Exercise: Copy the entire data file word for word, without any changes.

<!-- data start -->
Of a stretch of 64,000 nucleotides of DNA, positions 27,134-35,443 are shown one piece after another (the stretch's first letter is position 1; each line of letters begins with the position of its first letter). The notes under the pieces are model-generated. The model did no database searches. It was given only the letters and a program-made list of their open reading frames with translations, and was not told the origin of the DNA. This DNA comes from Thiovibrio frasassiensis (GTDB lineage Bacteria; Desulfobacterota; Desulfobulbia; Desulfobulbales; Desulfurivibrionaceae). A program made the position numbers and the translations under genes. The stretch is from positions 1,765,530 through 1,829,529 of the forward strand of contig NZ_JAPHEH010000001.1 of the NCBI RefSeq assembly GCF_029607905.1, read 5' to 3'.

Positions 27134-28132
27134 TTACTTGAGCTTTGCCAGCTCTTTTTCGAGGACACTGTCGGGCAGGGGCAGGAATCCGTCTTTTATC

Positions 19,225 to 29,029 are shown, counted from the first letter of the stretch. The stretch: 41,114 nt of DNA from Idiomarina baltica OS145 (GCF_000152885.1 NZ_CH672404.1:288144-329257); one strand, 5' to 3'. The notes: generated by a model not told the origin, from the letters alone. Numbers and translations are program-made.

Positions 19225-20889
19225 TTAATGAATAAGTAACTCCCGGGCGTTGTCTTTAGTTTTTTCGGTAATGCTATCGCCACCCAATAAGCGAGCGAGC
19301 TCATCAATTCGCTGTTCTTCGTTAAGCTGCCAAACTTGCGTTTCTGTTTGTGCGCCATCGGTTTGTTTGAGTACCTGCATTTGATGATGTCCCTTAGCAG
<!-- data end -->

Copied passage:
Of a stretch of 64,000 nucleotides of DNA, positions 27,134-35,443 are shown one piece after another (the stretch's first letter is position 1; each line of letters begins with the position of its first letter). The notes under the pieces are model-generated. The model did no database searches. It was given only the letters and a program-made list of their open reading frames with translations, and was not told the origin of the DNA. This DNA comes from Thiovibrio frasassiensis (GTDB lineage Bacteria; Desulfobacterota; Desulfobulbia; Desulfobulbales; Desulfurivibrionaceae). A program made the position numbers and the translations under genes. The stretch is from positions 1,765,530 through 1,829,529 of the forward strand of contig NZ_JAPHEH010000001.1 of the NCBI RefSeq assembly GCF_029607905.1, read 5' to 3'.

Positions 27134-28132
27134 TTACTTGAGCTTTGCCAGCTCTTTTTCGAGGACACTGTCGGGCAGGGGCAGGAATCCGTCTTTTATC

Positions 19,225 to 29,029 are shown, counted from the first letter of the stretch. The stretch: 41,114 nt of DNA from Idiomarina baltica OS145 (GCF_000152885.1 NZ_CH672404.1:288144-329257); one strand, 5' to 3'. The notes: generated by a model not told the origin, from the letters alone. Numbers and translations are program-made.

Positions 19225-20889
19225 TTAATGAATAAGTAACTCCCGGGCGTTGTCTTTAGTTTTTTCGGTAATGCTATCGCCACCCAATAAGCGAGCGAGC
19301 TCATCAATTCGCTGTTCTTCGTTAAGCTGCCAAACTTGCGTTTCTGTTTGTGCGCCATCGGTTTGTTTGAGTACCTGCATTTGATGATGTCCCTTAGCAG